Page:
New America Media, Commentary, Yvette Jackson, Posted: Nov 20, 2011
All students should have the chance to be motivated to achieve in ways that are usually expected of those students labeled “gifted,” but that’s not the case. Often educators and parents feel a sense of hopelessness in the ability of our leaders to enact policies that can transform public education.
What has been ignored in policies that attempt to address underachievement is the focus on the individual. Instead, there has been a proliferation of practices that lump students together into programs of generalized instruction, as if all the causes for the underachievement are the same.
While the learning process is pretty much the same for all of us, what ignites learning and stimulates that learning to the point of achievement is different for everyone.
We are all born with an intrinsic desire to learn. Just go into any school around the country right now and watch kindergarten students of any background enter school and you will see children excited with anticipation.
They anticipate having their inner drive to learn quenched and want to collect on the promise made to them by their parents that in school they would learn and be motivated to succeed.
However, as Dr. James Comer, who teaches child psychology at Yale, illustrates, motivation from academic success is an acquired taste. In other words, students are motivated to achieve academically by the identification and development of their interests through enrichment and through opportunities to research and apply their earning in stimulating and authentic ways.
Those who create programs for students labeled as gifted get the point about how to motivate achievement in school. But for students in schools tagged as “low performing,” their anticipation is quickly squelched by tests that identify under-developed skill areas, which in turn become the overwhelming focus of their instruction. This often leads to the exclusion of instructional approaches that stimulate their interests, strengths, or engagement.
Instead, school is repetitive, boring, and lacks enrichment. This cycle leads to failure and the harshest punishment of all: Many students never experience success in school and their motivation for academic success is extinguished.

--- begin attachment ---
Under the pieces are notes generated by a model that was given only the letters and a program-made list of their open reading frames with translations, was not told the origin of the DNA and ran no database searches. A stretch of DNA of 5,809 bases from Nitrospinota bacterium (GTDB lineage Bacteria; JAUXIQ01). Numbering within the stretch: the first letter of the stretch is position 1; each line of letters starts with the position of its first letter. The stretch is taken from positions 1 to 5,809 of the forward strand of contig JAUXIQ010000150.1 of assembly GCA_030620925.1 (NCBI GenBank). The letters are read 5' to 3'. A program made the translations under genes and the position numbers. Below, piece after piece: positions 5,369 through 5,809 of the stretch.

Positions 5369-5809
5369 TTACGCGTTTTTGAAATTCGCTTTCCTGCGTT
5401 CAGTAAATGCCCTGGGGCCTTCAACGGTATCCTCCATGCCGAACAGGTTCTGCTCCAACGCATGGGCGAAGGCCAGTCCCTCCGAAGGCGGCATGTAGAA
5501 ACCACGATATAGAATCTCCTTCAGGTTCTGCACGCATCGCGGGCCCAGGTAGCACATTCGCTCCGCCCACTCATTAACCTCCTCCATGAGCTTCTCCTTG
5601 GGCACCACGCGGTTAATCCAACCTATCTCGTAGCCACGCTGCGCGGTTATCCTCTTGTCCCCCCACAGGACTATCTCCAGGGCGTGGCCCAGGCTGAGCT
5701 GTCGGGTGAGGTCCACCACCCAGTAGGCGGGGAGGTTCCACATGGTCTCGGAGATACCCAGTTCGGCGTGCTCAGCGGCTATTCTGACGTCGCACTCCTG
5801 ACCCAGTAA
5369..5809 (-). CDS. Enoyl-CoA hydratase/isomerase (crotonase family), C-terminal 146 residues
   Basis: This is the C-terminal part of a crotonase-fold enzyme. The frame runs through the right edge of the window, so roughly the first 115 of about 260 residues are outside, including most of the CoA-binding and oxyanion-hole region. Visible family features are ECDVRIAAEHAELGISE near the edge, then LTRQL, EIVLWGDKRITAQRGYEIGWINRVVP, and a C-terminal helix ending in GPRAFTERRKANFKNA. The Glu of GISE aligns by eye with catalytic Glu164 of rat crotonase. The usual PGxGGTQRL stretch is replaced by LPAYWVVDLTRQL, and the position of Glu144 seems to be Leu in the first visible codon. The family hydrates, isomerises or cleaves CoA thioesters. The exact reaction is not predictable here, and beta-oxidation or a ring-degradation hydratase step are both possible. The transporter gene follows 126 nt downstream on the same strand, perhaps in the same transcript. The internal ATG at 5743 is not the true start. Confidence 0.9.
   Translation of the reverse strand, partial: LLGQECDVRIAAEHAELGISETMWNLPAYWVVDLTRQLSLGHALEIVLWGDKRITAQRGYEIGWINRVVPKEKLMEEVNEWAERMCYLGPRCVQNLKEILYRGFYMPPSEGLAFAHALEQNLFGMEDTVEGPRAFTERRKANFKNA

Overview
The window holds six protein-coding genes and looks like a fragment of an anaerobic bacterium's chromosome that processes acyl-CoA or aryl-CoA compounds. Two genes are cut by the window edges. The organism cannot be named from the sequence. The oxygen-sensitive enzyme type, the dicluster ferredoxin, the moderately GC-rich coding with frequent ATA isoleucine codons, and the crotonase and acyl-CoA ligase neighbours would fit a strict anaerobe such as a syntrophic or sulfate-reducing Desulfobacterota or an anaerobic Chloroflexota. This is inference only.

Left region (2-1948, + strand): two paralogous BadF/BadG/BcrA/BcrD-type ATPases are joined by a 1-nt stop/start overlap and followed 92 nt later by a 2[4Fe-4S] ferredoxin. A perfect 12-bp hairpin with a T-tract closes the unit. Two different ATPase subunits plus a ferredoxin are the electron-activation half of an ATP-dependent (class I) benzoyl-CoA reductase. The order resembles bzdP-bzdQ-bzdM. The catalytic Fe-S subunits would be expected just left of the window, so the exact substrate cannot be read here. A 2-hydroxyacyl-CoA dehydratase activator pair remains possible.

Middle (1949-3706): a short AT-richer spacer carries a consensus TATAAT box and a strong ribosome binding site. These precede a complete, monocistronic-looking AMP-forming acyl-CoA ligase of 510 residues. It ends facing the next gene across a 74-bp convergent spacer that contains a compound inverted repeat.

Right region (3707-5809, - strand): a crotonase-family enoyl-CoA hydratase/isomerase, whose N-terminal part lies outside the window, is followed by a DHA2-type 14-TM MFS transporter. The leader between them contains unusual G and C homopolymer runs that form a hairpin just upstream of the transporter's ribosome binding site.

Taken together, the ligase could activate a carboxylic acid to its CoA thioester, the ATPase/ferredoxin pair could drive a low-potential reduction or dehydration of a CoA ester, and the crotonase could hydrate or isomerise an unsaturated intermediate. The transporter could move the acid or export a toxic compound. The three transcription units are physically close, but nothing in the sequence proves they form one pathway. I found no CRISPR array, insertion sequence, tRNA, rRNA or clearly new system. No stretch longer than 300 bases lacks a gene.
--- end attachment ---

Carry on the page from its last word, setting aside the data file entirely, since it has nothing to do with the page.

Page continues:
All students can experience school as a place where they can learn, grow, and be successful, but that takes bold direction from the local to the state and federal levels.
Leaders must understand that individual student interests and abilities have to be addressed, engaged, and supported.
This understanding is critical if our students are going to meet the promise of the new Common Core State Standards to be college and career ready. The standards require student engagement so they are motivated to be confident as self-directed learners.
The question for policymakers willing to go down this path is: how will they help all students develop the acquired taste for academic success?
Two major shifts would transform how we motivate academic achievement.
*First, change the expectation for all students to that of intellectual development and self-directed learning and not just literacy skills. Instead of focusing on underdeveloped skills, change assessment to identify students’ strengths and focus on individual learning growth. This growth would be indicated through an increase of strengths and a decrease in under-developed skills.
Districts must detail how they will give teachers the flexibility to create practices that provide enrichment and promote self-directed learning that uses students’ strengths to build their skills. Professional development should help teachers activate, guide, and assess the learning process. This would include exploring and adapting the latest research from cognitive and neuroscience.
*Second, policies should reflect the understanding that self-directed learning requires investment, ownership, and responsibility from students. This ownership would be established through individualized plans for student-generated, teacher-guided learning goals. The goals would include identification and application of student interests and strengths for meeting instructional outcomes; identification of skills to be developed; and opportunities for mentoring, tutoring, and/or
These two goals alone would change two pernicious policies. One is the elimination of the term “achievement gap.” This term has fostered measuring the distance in achievement between races as opposed to addressing the growth of individual students to close the gap between their potential and their achievement. The second is shifting away from the practice of using tests that provide a snapshot of where students are at a particular time.
That status quo would be replaced by dynamic approaches that encourage students to work with teachers to assess their own growth through their responses, classroom work, and other instructional opportunities.
These changes not only transform how we “do school” but they ensure that students experience individual success that builds their taste for self-directed learning and academic achievement. It is in such change that we can find true hope for transforming how we do school and where we will find concrete ideas to act on this hope.